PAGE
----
I never saw myself represented as a mixed race person in the library when I was growing up and I don’t want that for others who are growing up now. If I can do my small part to change that, by wielding my graphic design skills, then I will count that in the column of good for the library and for my small portion of the world.

I hope you, too, find ways to wield your graphic design talents and skills to represent everyone in your community through your work.

Stay healthy, stay safe, help others, and I hope you have a relaxing weekend. I’ll be back again soon with more news and notes about designs. Thanks for reading. Allons-y, friends!

 

Friday Design: Fun Busy Bag Sign

Happy Friday, dear readers! I find it hard to believe we are at the end of another month. The year is truly flying by. Today I want to take a few minutes to talk about signage, specifically for one of the new pilots at my library: busy bags!

For those who aren’t familiar with busy bags, they are small bags filled with toys, games, and books for children to keep them busy while their caretakers are working, attending meetings, etc. In the library, busy bags can allow students to study while the children they are caring for are happy playing with educational (and quiet) toys and looking through books. It’s part of a series of pilots we are doing to make the library more usable for all our students.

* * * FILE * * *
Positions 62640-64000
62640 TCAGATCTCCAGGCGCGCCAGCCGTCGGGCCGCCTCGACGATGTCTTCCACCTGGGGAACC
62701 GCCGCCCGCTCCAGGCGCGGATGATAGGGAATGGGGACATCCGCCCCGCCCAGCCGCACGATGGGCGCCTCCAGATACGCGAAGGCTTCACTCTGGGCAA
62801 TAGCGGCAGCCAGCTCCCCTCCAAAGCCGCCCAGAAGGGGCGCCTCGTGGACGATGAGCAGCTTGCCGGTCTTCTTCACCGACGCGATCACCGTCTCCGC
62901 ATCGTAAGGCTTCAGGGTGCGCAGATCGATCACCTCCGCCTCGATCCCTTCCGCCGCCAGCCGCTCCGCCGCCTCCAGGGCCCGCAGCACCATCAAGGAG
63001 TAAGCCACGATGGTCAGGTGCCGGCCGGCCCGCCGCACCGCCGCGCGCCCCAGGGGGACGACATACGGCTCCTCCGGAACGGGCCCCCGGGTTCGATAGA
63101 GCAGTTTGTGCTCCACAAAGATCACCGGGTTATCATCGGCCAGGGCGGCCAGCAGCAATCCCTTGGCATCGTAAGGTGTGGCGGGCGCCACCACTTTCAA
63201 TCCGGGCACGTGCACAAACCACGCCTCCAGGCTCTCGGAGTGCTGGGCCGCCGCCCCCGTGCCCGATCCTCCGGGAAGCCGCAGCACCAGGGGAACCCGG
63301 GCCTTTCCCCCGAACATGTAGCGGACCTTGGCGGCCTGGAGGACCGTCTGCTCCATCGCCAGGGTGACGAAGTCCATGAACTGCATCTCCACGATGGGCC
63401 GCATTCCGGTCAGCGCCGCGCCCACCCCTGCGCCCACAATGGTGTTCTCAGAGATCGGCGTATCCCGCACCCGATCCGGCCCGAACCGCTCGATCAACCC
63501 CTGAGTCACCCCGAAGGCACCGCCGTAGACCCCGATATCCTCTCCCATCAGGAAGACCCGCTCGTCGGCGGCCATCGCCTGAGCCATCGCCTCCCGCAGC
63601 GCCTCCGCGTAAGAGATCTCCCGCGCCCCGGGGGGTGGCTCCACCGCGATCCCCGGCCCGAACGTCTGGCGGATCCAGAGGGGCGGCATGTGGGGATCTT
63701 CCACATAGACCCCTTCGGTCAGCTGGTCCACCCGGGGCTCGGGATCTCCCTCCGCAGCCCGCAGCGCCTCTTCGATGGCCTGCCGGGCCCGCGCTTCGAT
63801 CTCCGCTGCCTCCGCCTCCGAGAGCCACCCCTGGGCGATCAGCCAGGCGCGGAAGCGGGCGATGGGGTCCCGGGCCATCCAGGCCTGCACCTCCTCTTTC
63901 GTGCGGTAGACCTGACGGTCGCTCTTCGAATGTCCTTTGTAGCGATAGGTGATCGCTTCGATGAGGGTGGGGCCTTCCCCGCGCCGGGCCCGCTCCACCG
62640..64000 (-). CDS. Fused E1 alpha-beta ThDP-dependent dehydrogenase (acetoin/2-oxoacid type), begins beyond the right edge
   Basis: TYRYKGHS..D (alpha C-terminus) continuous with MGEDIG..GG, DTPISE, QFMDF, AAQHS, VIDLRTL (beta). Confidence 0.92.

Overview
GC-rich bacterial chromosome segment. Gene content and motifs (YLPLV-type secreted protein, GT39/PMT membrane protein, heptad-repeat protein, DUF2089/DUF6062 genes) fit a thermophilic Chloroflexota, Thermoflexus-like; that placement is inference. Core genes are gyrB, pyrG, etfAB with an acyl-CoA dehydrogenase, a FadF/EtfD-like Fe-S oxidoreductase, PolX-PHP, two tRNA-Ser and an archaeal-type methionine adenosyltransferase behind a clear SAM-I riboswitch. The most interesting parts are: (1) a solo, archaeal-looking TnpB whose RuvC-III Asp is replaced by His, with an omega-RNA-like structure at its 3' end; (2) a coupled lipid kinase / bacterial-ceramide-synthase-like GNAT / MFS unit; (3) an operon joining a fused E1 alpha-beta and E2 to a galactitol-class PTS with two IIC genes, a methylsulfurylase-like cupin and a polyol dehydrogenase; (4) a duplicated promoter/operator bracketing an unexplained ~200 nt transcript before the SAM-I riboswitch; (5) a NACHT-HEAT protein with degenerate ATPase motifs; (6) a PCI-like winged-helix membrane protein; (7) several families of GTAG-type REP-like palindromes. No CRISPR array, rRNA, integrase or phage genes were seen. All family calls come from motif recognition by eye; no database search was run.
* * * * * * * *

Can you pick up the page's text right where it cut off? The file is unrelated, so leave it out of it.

And, because busy bags are for children and they are fun, designing a sign explaining what they are and who they are for is fun, too!

Below is the letter-sized sign I created to explain our busy bags to users of our library.

A few things to note that you can use when designing similar signage.